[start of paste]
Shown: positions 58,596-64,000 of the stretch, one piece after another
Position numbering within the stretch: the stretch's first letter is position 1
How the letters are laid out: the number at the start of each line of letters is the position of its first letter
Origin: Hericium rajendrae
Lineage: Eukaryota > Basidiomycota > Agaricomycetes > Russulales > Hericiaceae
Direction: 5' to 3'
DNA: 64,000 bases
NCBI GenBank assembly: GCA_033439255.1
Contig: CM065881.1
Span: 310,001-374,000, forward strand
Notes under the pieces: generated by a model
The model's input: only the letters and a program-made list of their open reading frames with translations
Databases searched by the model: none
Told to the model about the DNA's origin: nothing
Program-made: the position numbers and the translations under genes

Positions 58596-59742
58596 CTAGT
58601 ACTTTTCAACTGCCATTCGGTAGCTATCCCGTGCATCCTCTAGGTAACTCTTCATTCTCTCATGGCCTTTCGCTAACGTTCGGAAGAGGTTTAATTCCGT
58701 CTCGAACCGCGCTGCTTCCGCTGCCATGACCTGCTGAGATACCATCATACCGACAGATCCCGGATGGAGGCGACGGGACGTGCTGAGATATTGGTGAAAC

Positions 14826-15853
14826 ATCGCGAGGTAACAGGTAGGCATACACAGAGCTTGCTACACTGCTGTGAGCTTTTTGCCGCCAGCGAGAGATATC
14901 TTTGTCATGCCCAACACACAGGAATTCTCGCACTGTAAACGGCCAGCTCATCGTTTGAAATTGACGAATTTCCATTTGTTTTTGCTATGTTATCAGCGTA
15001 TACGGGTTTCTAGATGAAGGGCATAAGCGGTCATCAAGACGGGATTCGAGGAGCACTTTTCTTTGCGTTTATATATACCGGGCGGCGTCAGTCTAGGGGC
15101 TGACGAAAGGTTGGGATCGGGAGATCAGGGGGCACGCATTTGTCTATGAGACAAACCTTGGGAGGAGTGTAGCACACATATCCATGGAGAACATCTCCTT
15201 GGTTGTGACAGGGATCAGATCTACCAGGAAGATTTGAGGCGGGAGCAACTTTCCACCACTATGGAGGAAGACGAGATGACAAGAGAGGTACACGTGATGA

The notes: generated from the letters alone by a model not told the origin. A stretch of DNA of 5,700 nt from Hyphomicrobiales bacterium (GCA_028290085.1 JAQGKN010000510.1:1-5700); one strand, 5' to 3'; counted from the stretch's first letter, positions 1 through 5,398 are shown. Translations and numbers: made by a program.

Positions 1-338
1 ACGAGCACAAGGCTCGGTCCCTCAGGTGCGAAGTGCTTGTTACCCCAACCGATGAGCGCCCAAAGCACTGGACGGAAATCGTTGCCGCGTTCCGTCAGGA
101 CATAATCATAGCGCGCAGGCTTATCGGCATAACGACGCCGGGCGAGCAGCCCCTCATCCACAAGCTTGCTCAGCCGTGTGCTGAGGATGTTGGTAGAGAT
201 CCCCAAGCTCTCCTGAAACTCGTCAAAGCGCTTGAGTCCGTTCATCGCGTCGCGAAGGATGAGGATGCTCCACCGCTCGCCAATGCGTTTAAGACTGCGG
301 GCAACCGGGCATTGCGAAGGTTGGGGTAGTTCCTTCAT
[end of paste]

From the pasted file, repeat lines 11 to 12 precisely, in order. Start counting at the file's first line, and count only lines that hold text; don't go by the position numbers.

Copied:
Notes under the pieces: generated by a model
The model's input: only the letters and a program-made list of their open reading frames with translations